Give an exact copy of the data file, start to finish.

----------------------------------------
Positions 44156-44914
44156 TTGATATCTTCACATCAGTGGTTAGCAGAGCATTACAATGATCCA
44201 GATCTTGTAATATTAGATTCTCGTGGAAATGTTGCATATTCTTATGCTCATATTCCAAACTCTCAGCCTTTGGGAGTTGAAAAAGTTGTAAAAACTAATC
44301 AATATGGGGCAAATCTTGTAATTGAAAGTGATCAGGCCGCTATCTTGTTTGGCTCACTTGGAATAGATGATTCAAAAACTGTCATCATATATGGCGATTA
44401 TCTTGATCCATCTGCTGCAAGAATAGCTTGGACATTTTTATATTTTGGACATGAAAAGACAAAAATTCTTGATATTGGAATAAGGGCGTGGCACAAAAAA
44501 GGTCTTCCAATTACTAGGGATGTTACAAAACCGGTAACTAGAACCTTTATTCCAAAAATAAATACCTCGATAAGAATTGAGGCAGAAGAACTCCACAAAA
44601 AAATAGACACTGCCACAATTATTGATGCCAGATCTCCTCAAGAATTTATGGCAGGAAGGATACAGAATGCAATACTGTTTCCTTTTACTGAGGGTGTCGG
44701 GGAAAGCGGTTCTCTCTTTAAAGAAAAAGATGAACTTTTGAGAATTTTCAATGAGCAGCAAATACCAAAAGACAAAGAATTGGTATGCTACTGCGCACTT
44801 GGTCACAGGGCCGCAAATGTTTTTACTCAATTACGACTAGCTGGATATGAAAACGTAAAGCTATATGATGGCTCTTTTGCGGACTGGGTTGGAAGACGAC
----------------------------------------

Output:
Positions 44156-44914
44156 TTGATATCTTCACATCAGTGGTTAGCAGAGCATTACAATGATCCA
44201 GATCTTGTAATATTAGATTCTCGTGGAAATGTTGCATATTCTTATGCTCATATTCCAAACTCTCAGCCTTTGGGAGTTGAAAAAGTTGTAAAAACTAATC
44301 AATATGGGGCAAATCTTGTAATTGAAAGTGATCAGGCCGCTATCTTGTTTGGCTCACTTGGAATAGATGATTCAAAAACTGTCATCATATATGGCGATTA
44401 TCTTGATCCATCTGCTGCAAGAATAGCTTGGACATTTTTATATTTTGGACATGAAAAGACAAAAATTCTTGATATTGGAATAAGGGCGTGGCACAAAAAA
44501 GGTCTTCCAATTACTAGGGATGTTACAAAACCGGTAACTAGAACCTTTATTCCAAAAATAAATACCTCGATAAGAATTGAGGCAGAAGAACTCCACAAAA
44601 AAATAGACACTGCCACAATTATTGATGCCAGATCTCCTCAAGAATTTATGGCAGGAAGGATACAGAATGCAATACTGTTTCCTTTTACTGAGGGTGTCGG
44701 GGAAAGCGGTTCTCTCTTTAAAGAAAAAGATGAACTTTTGAGAATTTTCAATGAGCAGCAAATACCAAAAGACAAAGAATTGGTATGCTACTGCGCACTT
44801 GGTCACAGGGCCGCAAATGTTTTTACTCAATTACGACTAGCTGGATATGAAAACGTAAAGCTATATGATGGCTCTTTTGCGGACTGGGTTGGAAGACGAC